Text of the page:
A New Approach to Skin Tones

When I did a few watercolor portraits a couple of years ago, I learned a clever little rhyme:

Red and yellow, brown and white

Help us get our skin tones right

Two Watercolor Portraits

That little rhyme did help me in creating skin tones, but I painted only a few portraits and moved on to other things.

Now, as I work on improving my oil painting, I’m interested in doing portraits, and getting accurate flesh tones is a necessary skill. Using red, yellow, brown, and white is a method that does work, but I’ve discovered another way of approaching skin tones.

Using red, yellow, brown, and white involves a bit of trial and error. It’s mostly a matter of guesswork. You start with mixing a very generic flesh color, then add more of this or more of that until you’ve got a tone that’s close to what you want.

The method I learned today, however, might prove easier and more useful, and maybe more accurate since I now have specific references for each different skin tone. This technique involves the use of complementary colors on the color wheel.

You remember the complements, I’m sure:

Red – Green

Yellow – Violet

Blue – Orange

Mixing each primary with a touch of complement, and then also mixing each secondary with a tiny bit of its complement produces six shades that can be used for flesh tones.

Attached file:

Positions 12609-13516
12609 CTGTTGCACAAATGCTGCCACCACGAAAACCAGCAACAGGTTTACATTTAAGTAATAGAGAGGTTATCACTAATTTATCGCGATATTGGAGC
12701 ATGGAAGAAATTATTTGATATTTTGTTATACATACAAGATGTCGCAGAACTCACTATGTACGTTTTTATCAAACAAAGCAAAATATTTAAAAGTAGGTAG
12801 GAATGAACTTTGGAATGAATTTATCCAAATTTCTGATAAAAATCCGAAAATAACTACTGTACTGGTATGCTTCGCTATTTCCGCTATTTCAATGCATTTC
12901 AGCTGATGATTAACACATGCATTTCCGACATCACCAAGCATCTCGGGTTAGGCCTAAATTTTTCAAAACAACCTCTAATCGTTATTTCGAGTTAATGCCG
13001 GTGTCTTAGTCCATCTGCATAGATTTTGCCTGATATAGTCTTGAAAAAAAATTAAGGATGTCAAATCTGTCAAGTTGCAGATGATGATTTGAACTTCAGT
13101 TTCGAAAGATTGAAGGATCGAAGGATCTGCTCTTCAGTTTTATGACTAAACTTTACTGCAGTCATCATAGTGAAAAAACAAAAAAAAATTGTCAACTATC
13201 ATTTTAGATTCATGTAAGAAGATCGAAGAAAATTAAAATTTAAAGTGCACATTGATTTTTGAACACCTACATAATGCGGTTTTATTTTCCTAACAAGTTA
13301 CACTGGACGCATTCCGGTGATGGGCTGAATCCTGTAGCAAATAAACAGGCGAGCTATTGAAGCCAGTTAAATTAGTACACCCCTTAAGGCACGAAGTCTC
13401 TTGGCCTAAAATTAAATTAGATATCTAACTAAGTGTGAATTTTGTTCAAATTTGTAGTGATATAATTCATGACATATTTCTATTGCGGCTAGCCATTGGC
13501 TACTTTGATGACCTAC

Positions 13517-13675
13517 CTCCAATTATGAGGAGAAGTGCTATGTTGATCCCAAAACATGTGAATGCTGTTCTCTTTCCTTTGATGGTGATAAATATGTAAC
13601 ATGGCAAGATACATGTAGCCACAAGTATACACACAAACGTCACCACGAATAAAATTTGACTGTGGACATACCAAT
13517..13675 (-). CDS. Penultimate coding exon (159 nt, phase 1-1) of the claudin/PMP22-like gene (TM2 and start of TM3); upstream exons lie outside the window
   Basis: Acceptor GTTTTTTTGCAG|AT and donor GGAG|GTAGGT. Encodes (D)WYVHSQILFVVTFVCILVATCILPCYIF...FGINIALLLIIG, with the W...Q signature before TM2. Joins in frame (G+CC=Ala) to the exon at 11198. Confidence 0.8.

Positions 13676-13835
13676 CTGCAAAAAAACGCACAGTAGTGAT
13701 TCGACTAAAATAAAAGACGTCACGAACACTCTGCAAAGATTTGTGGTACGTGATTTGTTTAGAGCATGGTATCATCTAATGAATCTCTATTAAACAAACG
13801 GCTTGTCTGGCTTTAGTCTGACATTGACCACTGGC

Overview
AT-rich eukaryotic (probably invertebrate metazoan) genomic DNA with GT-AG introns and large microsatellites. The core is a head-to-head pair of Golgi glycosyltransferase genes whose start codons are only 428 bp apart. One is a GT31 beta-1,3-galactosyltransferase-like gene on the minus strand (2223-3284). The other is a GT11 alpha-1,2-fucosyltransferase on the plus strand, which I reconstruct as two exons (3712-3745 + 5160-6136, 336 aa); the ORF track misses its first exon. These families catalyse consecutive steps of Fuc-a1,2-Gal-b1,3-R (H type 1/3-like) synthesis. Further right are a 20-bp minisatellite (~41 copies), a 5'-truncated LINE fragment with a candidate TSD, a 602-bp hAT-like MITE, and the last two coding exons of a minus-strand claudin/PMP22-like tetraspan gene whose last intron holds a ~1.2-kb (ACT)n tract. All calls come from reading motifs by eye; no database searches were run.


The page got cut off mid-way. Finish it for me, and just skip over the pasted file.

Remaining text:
Starting at the top of my color wheel and moving clockwise, we have the following colors:

Mustard – Yellow with a bit of violet

Burnt Orange – Orange with a touch of blue

Brick Red – Red with a little green

Dull Violet – Violet with yellow

Umber – Blue with orange added

Dull Grayish Green – Green warmed with red

While none of these colors may sound much like a skin tone, the addition of a bit of white creates an amazing array of appropriate flesh tones.

Here is the skin tone color wheel I created as part of my morning art study:

Skin Tone Color Wheel (2)

Although my painting here isn’t too neat, I think you can see how these color combinations actually do create a wide range of possible skin colors.

Why does this method work?

It works because every skin tone actually contains all three primary colors in varying ratios. Mixing complementary colors creates a blend of the three primaries.

Another good piece of information I found today is our skin color may be warmer or cooler, depending upon where it is! Thin skin — such as you’ll find at the temple — tends to appear cooler. Skin at the tip of the nose, on the cheeks, and on the forehead is usually warmer-looking.

Need to warm up your skin tone color? Add a bit more red or yellow. If you need to make the color slightly cooler, just mix in a bit more blue.

Of course, as with many other areas in art, the technique for creating proper skin tones can be a very personal thing with different artists creating their own recipes. A quick online search will turn up dozens of how-to articles on the topic of mixing flesh tones. So consider this method as just one more possibility.

About the only thing portrait artists tend to agree on is that buying ready-made flesh colors is not the way to go. As inexperienced as I am, I’m still quick to agree with that. Skin tones vary too much for a “one tube fits alls” approach, and truthfully, mixing just the right skin color is a lot of fun.